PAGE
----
On any given day, families around the world wake up, feed their kids, get them to school, work, come home, eat, clean, and go to bed. There are daily tasks like brushing teeth, weekly tasks such as buying groceries, and long-term tasks or projects such as painting the house.
The success in managing these family tasks vary from family to family the same way business process management varies from company to company. Let’s look at a few management techniques that can be found in any family or business:
- The screamer: This is the parent or manager who screams to get work done. They are an autocrat. They are no fun and kids and workers could unite in their dislike for this technique.
- The free wheeler: Think of this as the laid back or disorganized approach to raising your kids or running a team. This approach usually results in chaos, confusion, and very little getting done.
- The thinker/Doer: Considers what is necessary to get a team to work together. Uses a variety of techniques that serve to improve team performance over time.
Many of us have employed the two less appealing techniques listed above at one time or another… and sometimes much more than we should. We would be lying if we say otherwise.
I didn’t like the daily grind of being a frustrated Daddy so I decided that I might as well test some Agile techniques on my kids since these techniques work well as a management technique for Dev teams. In essence, I decided to be a “thinker/doer”.
So, to break the insanity, I used my Kindle to research “agile family” and found a number of books on the subject:
- Agile Kids – Who’s the Boss of Me, by Shirly Ronen-Harel and Danny (Danko) Kovatch
- The Secrets of Happy Families, by Bruce Feiler
- Getting Results the Agile Way, by J.D. Meier and Michael Kropp
I can’t say I read all the books; I am more of a “skimmer” if anything. But I did work out some simple steps for my family that wouldn’t make my wife think I was too crazy. They were:
- Pitch the Idea: I sat down and discussed the idea with my family. It was an interesting dinner. I broke down the agile process from concepts of responsibility and how iterative task management works to the overall process of review and correction over time. At first my girls looked a little cross eyed, but when we talked about the frustration of angry Mom and Dad, owning your own stuff, looking at what we do well (the retro), etc… it all went well from there (although my wife still things I’m a bit odd in the head).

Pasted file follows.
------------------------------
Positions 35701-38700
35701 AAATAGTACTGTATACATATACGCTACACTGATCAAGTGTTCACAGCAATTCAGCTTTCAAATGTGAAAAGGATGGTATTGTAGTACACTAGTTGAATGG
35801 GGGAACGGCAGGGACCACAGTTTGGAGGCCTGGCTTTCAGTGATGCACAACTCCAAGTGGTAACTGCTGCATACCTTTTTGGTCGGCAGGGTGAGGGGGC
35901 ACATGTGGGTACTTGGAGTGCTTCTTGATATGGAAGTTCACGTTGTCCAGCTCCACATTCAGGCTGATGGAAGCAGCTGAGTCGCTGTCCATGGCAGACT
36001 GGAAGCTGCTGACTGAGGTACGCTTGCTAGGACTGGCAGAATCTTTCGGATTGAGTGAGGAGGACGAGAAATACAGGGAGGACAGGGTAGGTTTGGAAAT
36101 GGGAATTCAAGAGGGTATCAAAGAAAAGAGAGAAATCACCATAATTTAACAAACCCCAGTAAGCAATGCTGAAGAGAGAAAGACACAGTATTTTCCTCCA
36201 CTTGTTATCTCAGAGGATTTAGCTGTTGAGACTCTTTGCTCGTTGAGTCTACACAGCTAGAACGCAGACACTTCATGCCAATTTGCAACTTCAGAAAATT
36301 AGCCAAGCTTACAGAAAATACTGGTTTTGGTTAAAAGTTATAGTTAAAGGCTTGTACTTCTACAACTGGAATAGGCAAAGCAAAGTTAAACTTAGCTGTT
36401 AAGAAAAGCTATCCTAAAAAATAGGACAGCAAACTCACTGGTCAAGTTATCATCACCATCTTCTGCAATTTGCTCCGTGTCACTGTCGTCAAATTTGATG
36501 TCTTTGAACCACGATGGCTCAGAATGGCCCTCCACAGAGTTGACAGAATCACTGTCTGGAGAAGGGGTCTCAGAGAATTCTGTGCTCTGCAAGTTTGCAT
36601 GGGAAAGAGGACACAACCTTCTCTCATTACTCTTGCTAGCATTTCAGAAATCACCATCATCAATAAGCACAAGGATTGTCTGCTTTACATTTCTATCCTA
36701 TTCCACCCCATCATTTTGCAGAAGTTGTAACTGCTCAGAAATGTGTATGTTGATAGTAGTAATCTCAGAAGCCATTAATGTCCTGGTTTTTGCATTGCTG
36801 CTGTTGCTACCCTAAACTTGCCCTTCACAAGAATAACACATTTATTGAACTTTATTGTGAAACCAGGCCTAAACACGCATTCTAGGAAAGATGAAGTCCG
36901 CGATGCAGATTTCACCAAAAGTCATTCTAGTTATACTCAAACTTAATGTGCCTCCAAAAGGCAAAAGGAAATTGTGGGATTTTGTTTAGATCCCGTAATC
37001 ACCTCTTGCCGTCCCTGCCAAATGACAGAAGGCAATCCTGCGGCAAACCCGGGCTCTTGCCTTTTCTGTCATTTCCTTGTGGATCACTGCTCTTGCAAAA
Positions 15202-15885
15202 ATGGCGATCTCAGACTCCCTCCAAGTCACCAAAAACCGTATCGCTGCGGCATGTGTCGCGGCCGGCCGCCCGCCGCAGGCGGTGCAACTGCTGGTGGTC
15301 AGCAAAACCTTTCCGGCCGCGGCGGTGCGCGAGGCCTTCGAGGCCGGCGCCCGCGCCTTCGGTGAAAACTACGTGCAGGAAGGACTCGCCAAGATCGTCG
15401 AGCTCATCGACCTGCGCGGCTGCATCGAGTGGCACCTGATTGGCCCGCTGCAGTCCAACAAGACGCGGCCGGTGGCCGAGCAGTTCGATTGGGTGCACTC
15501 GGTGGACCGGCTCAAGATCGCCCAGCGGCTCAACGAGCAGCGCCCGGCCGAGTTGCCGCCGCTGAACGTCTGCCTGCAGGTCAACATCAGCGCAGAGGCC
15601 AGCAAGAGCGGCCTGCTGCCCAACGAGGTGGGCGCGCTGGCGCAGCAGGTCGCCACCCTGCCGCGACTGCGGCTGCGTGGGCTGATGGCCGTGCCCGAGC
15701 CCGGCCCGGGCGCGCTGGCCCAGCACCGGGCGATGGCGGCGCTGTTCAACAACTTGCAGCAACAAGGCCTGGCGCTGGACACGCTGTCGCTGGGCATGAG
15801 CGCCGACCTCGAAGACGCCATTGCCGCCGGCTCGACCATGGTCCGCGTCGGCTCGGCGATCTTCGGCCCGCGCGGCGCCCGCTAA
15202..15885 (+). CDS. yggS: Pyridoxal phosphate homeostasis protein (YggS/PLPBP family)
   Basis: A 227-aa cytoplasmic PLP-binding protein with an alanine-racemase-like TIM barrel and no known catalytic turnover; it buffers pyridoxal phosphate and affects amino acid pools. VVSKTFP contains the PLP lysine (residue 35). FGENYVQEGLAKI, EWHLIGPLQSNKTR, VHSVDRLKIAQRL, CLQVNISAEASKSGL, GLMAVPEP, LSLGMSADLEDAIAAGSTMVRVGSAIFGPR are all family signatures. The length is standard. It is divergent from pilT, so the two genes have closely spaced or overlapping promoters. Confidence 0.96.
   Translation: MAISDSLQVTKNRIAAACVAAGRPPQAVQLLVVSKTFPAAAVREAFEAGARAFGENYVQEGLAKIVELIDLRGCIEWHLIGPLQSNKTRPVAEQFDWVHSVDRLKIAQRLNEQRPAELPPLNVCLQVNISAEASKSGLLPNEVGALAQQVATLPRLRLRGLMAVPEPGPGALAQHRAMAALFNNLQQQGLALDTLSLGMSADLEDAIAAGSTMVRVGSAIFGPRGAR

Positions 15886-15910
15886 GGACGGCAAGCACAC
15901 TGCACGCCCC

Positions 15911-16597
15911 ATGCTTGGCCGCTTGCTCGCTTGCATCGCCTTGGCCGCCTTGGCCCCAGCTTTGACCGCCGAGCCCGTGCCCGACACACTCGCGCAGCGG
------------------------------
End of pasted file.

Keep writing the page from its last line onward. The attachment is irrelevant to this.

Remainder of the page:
- Discuss What Needs to Happen: I scheduled a time where we discussed our work to do (No, I didn’t call our work load a “backlog” or discussed sprint planning… or else my girls would just glaze over). We picked what is repeated every day vs what is temporary or long-term and then organized it. We decided to work in weekly chunks (Again, I used their terms… not the industry’s… so you won’t here the word “sprint” mentioned in our home.).
- Create The Task Board for the Week: Think of the task board as a low-tech equivalent of Jira or similar software used to manage Sprints. In our case, it started as a dry erase board but is now a printed sheet we type up and put on the fridge we check off as we go through our day. This is followed at about a 80% compliance rate and getting better.
- Meet Weekly to Review Progress and Build a New Board: Each week we peel off our task sheet and discuss what worked and what we can do better in the coming week. We look at our backlog of tasks, keep the dailies, and add anything else that might be long or short term in nature. We have had 3 meetings. Each meeting gets better as does participation.
My first “pitch” talk with the family was around a month ago and it met some empty stares, jokes, and doubt. I have now had about 3 ragged sprints as I work to get everyone on board. A regular schedule is now finally getting set with discussions every Sunday during our weekly breakfast.
Here is what I learned so far:
- Daddy is not so smart. It is better to let the kids figure things out. Sounds like a regular agile team? I am no longer scrum master. The kids rotate every other day. This has enhanced ownership and is increasing participation.
- Shut up and only ask questions. As “Daddy”, I have a tendency to talk too much. Asking questions gets the kids engaged and their ideas on the table.
- Stay focused on the positive because we improve as we go. The kids have gotten better and better about their daily and weekly chores. This shows up in how willing they are to do things when you ask. Diminished are the times when they show frustration or resistence. They now see themselves as part of a team and respond quickly to request.
Where do I go from here? Well, we keep running our sprints and improve as we go along. My next step is to create a checklist for my wife and I so that the girls can really be part of a full team. I’ll let you know how it goes especially since my wife is likely to revisit the act of looking at me as if I am crazy…